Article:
Thursday, August 26, 2010

Journeys, Vacations and Umbrellas

From the portion of the Rule of Benedict commonly read on April 25, August 25 and December 25:
Chapter 67: On Brethren Who Are Sent on a Journey

Let the brethren who are sent on a journey commend themselves to the prayers of all the brethren and of the Abbot; and always at the last prayer of the Work of God let a commemoration be made of all absent brethren.

When brethren return from a journey, at the end of each canonical Hour of the Work of God on the day they return, let them lie prostrate on the floor of the oratory and beg the prayers of all on account of any faults that may have surprised them on the road, through the seeing or hearing of something evil, or through idle talk. And let no one presume to tell another whatever he may have seen or heard outside of the monastery, because this causes very great harm. But if anyone presumes to do so, let him undergo the punishment of the Rule. And let him be punished likewise who would presume to leave the enclosure of the monastery and go anywhere or do anything, however small, without an order from the Abbot.

Among the several nuggets presented by Brother Jerome Leo in his reflection on this portion of the Rule of Benedict, are these words:

"Rare is the person who can manage to stay employed without at least a slightly different persona at work... Secular society has enlarged upon this tendency to its own ends. Because the tendency is so deeply rooted in us, we may fail to see its dangers when carried to extremes. Thanks to a society often glaringly unassisted by revelation, we have the unhappy concept of different umbrellas, different sets of ethics to cover different areas of life...

"The message of the Holy Rule and of the Gospel is that there is one umbrella, period... One heart, one umbrella, one Lord, one faith, one baptism."

Two things strike me:
  • This is a significant portion of our Baptismal service and commitment: "One Lord, One Faith, One Baptism", and
  • How tempting it is for me to try and create new boxes when confronted with new situations and experiences

While detailed instructions for Monastic life may be far removed from our everyday life, perhaps the real gem of this is how our Lord God provides an umbrella for us to sit under during our lives, both during the storms and troubles we each find, and during the bright sunshine of the wonderful parts of our lives.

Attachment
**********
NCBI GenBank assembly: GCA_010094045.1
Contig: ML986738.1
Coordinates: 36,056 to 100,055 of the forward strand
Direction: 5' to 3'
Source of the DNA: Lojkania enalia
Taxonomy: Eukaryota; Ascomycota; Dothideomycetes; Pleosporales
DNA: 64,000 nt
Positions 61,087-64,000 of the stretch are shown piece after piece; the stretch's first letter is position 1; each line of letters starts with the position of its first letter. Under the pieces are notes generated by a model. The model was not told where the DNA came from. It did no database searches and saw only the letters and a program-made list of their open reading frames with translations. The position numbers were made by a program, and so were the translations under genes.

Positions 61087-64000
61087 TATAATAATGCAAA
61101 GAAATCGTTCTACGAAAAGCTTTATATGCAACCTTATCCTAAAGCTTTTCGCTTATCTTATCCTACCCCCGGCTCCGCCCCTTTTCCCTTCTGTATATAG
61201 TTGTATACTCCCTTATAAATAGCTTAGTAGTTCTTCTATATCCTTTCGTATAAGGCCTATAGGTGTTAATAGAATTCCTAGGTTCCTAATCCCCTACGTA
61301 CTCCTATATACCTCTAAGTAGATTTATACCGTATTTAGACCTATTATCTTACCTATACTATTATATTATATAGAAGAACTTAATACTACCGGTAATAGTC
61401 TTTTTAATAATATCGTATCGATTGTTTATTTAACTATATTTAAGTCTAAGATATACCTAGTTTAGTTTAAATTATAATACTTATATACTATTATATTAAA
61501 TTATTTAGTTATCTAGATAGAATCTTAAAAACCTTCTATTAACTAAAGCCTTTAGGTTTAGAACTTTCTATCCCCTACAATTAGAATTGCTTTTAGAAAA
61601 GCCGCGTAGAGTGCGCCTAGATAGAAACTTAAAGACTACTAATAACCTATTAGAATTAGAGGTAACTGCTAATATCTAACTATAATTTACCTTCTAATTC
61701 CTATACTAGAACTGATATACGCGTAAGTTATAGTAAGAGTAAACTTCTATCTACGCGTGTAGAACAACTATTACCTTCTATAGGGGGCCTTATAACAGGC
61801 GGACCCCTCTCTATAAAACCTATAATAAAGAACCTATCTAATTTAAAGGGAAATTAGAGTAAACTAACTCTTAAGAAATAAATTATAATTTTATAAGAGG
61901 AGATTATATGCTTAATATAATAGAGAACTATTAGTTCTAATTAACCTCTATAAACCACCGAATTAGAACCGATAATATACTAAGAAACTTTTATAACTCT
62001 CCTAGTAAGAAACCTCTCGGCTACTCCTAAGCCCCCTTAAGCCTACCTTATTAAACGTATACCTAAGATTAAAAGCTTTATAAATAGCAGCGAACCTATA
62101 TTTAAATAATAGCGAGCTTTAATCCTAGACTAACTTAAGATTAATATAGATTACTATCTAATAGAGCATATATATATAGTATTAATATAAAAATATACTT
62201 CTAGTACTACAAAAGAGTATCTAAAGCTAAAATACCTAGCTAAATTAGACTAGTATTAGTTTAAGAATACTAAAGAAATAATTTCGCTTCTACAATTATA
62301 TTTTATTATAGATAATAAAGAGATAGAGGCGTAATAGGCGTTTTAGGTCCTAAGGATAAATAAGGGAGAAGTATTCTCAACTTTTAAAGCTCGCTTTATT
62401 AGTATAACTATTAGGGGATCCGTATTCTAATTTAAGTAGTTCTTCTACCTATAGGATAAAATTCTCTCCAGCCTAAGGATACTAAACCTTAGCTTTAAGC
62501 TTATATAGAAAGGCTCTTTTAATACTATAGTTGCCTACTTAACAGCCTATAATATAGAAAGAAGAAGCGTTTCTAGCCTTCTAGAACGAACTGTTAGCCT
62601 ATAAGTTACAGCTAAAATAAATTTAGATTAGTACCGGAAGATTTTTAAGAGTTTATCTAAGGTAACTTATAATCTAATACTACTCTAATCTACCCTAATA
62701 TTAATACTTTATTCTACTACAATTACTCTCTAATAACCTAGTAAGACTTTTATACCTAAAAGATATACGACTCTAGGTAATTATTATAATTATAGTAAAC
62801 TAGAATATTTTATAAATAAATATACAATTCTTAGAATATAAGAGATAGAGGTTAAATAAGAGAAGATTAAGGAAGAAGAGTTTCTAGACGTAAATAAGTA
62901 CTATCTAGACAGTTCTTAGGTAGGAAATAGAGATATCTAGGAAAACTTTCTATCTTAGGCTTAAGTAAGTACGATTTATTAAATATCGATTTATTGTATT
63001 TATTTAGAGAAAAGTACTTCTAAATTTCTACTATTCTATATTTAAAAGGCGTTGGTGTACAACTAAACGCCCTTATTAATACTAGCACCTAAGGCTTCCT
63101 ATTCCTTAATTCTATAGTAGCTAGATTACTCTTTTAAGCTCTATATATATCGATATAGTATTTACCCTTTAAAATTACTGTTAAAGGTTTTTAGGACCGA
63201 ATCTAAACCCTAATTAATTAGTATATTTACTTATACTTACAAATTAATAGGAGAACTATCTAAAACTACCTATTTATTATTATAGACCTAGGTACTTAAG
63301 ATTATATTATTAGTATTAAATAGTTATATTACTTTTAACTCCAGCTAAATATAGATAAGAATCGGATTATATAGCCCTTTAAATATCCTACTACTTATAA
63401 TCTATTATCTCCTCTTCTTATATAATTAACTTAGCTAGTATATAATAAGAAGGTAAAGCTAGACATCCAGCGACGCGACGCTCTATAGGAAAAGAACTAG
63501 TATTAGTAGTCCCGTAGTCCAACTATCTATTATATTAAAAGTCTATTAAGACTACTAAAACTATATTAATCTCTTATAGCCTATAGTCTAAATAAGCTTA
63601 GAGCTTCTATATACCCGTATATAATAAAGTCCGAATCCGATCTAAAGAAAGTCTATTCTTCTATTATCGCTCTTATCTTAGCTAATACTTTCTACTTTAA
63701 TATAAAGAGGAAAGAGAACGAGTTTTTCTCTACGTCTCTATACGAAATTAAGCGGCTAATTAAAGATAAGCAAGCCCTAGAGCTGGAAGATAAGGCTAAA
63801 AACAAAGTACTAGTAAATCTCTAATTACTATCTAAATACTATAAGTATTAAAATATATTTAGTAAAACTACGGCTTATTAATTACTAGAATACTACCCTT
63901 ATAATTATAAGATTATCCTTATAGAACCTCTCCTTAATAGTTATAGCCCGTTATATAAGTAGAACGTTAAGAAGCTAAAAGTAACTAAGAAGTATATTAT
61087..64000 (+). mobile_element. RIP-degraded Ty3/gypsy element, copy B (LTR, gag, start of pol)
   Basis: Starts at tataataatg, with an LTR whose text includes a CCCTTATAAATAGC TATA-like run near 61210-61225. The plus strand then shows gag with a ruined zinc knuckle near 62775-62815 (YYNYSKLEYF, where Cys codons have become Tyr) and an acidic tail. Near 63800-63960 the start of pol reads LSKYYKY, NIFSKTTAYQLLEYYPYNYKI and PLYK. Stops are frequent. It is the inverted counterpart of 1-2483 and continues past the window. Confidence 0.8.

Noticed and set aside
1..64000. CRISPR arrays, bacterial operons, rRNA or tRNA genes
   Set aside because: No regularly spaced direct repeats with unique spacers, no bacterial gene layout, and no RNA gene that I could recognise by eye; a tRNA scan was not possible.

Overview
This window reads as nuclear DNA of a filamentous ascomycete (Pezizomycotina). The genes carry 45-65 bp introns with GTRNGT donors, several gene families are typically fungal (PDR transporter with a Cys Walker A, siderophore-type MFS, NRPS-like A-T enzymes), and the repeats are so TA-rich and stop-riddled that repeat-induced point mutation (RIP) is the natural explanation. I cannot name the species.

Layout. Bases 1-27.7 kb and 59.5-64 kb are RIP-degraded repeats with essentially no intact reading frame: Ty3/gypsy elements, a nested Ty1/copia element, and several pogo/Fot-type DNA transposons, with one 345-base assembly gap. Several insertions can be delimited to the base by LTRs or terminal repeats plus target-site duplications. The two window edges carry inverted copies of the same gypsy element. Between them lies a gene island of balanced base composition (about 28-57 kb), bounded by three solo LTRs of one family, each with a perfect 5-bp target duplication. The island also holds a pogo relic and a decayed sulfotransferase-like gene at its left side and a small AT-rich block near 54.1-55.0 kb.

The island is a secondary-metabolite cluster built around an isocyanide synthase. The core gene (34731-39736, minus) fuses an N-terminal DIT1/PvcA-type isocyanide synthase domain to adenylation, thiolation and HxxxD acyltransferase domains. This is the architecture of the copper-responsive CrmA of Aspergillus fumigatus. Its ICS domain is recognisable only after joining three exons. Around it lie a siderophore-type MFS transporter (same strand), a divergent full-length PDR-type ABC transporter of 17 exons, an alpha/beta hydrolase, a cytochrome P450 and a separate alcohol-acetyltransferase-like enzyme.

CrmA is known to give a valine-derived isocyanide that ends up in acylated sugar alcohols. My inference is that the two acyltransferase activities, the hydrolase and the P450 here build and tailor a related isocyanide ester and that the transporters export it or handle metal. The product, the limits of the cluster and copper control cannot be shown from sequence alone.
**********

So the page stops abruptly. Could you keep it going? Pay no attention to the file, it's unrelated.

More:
May we all remember this during our work, our play, our vacations and our vocations...

God be with you,
(If you are interested in receiving a portion of the Rule of Benedict, with prayer requests and Brother Jerome's reflection, please visit for more information.)

Wednesday, August 18, 2010

Listening Generously

Dear Urban Abbey Members & Friends:

Yesterday, I listened to a Speaking of Faith podcast on “Listening Generously” with Dr. Rachel Naomi Remen. She spoke from her work as a patient (Chrome’s disease) and in treating cancer patients. Her main thesis was on the difference between curing and healing in the medical profession. Curing is working on the physical malady that is besetting a person and getting rid of it. Healing is much more holistic and involves treating the physical illness but also being present to help a person with the spiritual/emotional dimension of an illness.

Listening generously, paying attention to the entire person –physical, emotional, and spiritual -- enables the medical practitioner not only to give a more complete treatment to the person, but also can provide healing to the practitioner. The medical practitioner often feels loss as well as the patients the doctor treats. The doctors treat people who in a number of cases can’t be cured; they feel a loss in not being able to help all their patients. The patient certainly feels a loss in terms of their illness and how that constrains their life. Listening Generously allows the doctor to hear the patient’s “story” – their fears, concerns, worry. It allows the patient not only to tell their story, but, in telling their story, to give the doctor a way to truly help and be validated.

I believe Listening Generously is one of our callings as Abbey members. As a way to understand Listening Generously, Dr. Remen asks her medical students to describe a situation where they experienced a loss. Once they have had a chance to recapture that experience, she asks them to think of who it was that helped them and how that person helped them, and what people did that wasn’t helpful.

Here is my "story". I just lost my job due to company downsizing. That is not only a terrific shock to one’s ego, but also calls into question one’s self-worth and ability. One of the people who helped me the most was a colleague who came into my office and told me how sorry he was that I was being let go…and there was powerful emotion in his voice. A few days later, he and his wife took Penny and me out for dinner just to be with us and let us know we mattered. His quiet presence, not trying to offer solutions or platitudes but just listening to my “story”, was so comforting and healing that I find it hard to put into words.